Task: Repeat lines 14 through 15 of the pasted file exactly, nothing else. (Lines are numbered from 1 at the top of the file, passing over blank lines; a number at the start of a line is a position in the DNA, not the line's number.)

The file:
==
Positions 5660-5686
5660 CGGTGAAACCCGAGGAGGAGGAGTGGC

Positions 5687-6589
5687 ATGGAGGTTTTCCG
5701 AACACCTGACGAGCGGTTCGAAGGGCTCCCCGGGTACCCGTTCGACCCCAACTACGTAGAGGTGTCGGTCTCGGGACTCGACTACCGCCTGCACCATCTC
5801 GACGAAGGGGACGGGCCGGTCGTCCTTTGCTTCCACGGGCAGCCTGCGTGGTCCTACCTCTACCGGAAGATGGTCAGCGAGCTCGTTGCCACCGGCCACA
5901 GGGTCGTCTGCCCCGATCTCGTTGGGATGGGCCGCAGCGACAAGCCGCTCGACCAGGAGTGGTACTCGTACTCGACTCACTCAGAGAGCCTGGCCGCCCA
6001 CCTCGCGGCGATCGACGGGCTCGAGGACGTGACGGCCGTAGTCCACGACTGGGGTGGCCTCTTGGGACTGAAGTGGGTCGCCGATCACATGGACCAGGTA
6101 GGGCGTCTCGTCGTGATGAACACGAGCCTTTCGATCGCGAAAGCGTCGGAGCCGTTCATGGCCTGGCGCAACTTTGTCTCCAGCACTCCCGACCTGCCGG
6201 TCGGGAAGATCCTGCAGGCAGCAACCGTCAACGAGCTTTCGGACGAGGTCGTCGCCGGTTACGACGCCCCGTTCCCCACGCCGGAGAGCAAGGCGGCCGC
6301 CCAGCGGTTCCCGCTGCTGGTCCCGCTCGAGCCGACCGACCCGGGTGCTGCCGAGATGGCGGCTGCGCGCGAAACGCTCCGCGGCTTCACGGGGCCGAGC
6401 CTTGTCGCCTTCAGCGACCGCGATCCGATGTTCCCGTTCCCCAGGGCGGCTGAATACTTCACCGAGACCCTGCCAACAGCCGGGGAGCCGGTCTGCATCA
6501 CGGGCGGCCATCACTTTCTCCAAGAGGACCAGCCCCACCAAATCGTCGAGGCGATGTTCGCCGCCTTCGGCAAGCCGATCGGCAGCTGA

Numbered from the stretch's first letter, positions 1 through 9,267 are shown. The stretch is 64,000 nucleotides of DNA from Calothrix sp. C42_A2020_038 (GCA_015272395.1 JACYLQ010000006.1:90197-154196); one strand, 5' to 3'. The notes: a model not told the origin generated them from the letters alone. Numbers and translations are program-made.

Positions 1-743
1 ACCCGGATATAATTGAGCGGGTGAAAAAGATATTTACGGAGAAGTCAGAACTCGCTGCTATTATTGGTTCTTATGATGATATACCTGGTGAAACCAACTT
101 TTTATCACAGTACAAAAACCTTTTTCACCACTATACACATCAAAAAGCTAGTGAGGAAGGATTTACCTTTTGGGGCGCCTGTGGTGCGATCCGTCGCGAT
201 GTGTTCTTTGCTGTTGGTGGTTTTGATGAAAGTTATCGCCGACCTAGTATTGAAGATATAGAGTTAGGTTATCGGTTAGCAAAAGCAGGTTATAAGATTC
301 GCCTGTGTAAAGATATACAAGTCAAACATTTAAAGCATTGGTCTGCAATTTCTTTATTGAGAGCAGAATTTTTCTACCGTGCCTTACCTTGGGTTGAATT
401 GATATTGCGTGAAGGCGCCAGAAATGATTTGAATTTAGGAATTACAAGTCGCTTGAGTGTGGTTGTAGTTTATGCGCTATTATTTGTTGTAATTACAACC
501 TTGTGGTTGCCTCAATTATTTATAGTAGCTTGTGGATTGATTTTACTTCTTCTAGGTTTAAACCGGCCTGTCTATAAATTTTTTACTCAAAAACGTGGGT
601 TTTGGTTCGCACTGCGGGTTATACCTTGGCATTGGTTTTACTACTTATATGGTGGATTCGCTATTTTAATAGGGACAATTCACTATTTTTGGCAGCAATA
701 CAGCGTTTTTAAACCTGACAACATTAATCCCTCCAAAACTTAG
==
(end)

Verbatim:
Numbered from the stretch's first letter, positions 1 through 9,267 are shown. The stretch is 64,000 nucleotides of DNA from Calothrix sp. C42_A2020_038 (GCA_015272395.1 JACYLQ010000006.1:90197-154196); one strand, 5' to 3'. The notes: a model not told the origin generated them from the letters alone. Numbers and translations are program-made.

Positions 1-743